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Attorney Chris Dolan chats with family members of Jahi McMath outside Children's Hospital Oakland on Dec. 27, 2013.

After day of finger-pointing, family of Jahi McMath still searching for transfer facility

on December 27, 2013

OAKLAND – A day after announcing the “miracle” that they had found a facility to which to transfer Jahi McMath, the 13-year-old girl’s family is back at square one. Meanwhile, mutual accusations continue to fly between Children’s Hospital and family attorney Chris Dolan.

Alameda Superior Court Judge Evelio Grillo has ruled that Children’s Hospital can remove McMath’s ventilator at 5 p.m. Monday. McMath is brain dead after a tonsillectomy on Dec. 9 went awry.

According to Dolan, the Bay Area facility that had been willing to accept McMath backed out because of the refusal of Children’s Hospital to provide gastric and tracheostomy tubes required for transport. Children’s Hospital spokesperson Sam Singer denied this accusation, saying Dolan never provided the details required to legally begin such a process. Dolan and the family never released the name of the accepting facility to the public nor to the hospital.

After the family announced Thursday night they had found a facility, Children’s Hospital released a statement saying such a transfer would violate Judge Grillo’s ruling that McMath is deceased.

“Children’s Hospital Oakland does not believe that performing surgical procedures on the body of a deceased person is an appropriate medical practice,” David Durand, Chief of Pediatrics, wrote.

On Friday morning, the hospital softened its stance and laid out the requirements for a transfer.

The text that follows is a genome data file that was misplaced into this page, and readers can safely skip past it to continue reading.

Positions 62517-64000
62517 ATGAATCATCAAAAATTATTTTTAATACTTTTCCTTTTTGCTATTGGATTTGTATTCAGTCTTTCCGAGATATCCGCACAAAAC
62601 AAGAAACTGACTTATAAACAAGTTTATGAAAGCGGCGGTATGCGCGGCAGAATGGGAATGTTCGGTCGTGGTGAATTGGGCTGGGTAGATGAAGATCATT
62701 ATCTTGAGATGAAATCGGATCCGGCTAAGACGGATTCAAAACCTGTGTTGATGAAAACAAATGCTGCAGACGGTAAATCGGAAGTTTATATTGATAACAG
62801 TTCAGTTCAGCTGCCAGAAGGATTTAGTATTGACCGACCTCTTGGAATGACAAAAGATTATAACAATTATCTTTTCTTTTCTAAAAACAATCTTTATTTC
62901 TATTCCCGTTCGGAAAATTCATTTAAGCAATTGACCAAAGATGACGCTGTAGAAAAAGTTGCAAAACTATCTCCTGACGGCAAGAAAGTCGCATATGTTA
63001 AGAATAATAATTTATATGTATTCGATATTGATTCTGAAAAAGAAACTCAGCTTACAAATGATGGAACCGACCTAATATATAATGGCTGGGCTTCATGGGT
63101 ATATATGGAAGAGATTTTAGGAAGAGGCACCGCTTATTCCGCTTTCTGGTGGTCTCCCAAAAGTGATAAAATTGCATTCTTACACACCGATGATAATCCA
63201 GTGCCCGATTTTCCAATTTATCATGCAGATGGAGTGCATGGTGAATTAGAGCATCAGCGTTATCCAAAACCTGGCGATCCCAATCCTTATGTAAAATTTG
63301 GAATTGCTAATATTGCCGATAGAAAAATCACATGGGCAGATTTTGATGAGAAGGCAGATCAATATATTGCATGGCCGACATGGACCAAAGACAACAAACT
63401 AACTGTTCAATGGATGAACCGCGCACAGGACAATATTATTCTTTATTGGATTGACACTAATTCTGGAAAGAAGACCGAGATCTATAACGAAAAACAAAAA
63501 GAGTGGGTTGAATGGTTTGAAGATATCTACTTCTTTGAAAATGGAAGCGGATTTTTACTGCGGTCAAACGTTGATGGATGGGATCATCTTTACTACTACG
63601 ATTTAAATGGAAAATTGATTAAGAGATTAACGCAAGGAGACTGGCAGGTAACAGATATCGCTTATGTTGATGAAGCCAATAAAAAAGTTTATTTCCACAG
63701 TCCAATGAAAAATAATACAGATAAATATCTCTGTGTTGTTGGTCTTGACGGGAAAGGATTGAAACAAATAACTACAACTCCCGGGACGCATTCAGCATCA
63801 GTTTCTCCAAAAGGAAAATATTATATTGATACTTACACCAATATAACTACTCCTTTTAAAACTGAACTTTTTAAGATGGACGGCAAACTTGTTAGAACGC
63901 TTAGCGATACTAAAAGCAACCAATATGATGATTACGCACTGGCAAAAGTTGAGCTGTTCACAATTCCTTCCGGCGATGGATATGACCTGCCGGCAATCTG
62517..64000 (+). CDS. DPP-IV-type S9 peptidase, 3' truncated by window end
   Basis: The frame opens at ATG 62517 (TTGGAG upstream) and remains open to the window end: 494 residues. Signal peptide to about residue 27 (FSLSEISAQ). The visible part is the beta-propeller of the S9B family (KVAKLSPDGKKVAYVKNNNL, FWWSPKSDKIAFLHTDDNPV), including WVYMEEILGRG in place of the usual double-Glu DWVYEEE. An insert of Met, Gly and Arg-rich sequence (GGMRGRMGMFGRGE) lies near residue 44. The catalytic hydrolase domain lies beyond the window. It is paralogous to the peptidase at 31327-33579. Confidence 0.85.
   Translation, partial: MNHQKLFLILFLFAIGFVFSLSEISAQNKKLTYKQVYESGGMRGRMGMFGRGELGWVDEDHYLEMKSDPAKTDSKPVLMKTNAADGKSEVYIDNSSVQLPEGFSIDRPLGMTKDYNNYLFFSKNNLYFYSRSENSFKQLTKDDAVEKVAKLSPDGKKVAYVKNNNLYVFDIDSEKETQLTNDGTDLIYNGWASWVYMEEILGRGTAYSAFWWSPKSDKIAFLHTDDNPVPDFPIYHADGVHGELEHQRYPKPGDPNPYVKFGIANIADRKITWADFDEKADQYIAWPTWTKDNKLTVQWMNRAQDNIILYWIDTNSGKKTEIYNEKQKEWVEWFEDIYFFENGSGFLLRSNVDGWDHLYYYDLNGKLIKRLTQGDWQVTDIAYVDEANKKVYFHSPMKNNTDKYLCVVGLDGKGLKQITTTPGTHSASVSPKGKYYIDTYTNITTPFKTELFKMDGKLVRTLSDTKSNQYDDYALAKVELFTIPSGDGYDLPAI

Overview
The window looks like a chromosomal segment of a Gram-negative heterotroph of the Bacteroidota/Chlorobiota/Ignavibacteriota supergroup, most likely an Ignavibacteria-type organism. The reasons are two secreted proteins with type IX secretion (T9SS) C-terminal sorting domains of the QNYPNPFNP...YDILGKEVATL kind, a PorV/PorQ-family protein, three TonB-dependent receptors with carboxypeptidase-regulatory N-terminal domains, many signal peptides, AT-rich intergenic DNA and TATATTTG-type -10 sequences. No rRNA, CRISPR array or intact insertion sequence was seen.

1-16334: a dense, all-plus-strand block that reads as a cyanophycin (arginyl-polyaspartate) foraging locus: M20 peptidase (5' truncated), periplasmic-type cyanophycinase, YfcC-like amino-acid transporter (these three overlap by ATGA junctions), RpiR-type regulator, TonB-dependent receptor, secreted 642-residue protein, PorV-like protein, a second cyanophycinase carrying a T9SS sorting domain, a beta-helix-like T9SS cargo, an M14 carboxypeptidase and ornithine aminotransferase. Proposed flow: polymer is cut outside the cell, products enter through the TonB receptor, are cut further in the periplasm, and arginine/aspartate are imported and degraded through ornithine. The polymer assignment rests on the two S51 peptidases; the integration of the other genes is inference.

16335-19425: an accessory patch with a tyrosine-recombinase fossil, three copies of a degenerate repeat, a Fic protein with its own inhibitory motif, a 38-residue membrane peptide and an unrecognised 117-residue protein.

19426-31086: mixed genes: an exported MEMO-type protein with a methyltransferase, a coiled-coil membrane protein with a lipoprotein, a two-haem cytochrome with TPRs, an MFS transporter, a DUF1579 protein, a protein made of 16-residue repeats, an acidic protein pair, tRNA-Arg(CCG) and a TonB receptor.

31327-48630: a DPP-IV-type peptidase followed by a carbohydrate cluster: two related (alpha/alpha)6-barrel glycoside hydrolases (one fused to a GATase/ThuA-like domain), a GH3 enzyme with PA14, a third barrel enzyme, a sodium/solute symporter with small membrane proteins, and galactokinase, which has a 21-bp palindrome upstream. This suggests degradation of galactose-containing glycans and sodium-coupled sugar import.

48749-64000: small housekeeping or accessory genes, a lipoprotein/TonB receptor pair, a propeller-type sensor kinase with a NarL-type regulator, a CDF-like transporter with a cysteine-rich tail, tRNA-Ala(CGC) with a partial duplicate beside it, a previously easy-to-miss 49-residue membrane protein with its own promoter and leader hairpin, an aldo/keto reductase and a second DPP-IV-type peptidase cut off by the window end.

“Children’s will allow a lawful transfer of Jahi’s body in its current state to another location if the family can arrange such a transfer and Children’s can legally do so,” hospital lawyer Archer Norris wrote. The requirements include finding an independent physician to perform the needed operations, arranging proper transportation and verifying the willingness of the receiving facility.

The Alameda County Coroner also granted permission to move McMath, removing a potential legal roadblock in the family’s quest to transfer the teen.

Singer stressed that despite the hospital’s willingness to grant the family’s request, the medical facts of McMath’s case remain the same.

“She isn’t alive,” Singer said. “This becomes at a certain point a very sad thing for the Attorney to perpetuate a myth that she will recover.”

Following a series of back and forth statements to the press, Singer and Dolan got into a prolonged verbal spat in front of the hospital, with Dolan accusing Singer of being a “spin doctor” solely concerned about the hospital’s finances. Singer, in turn, questioned Dolan’s motives.

“You’re misleading the public, you’re misleading the press and you’re misleading your client,” Singer said.

If the family is unable to secure McMath’s transfer, they may return to the courts. Dolan said he plans to file for an extension of the court’s order to keep McMath on a ventilator. He said he will also file a complaint in federal court on the grounds that Children’s Hospital violated the family’s freedom of religion and freedom to “make their own health care decisions.”

“In accordance with their religion, [the family doesn’t] believe she is deceased,” Dolan said. “Their religious perspective is that if your heart stops beating then you’re dead.”

As of Friday evening, Dolan and McMath’s family continued to search for a receiving facility and said they had one promising lead in the Los Angeles area. Still, with Monday’s deadline fast approaching, the family is prepared for another legal battle.

“This is a game of fatigue,” Dolan said. “They’re trying to wear this family down until they give up.”


  1. […] By James Reddick […]

  2. harvey on December 28, 2013 at 8:38 am

    Isn’t it the responsibility of the patient’s family to choose a hospital that is in accordance with their religious beliefs when choosing elective surgery?

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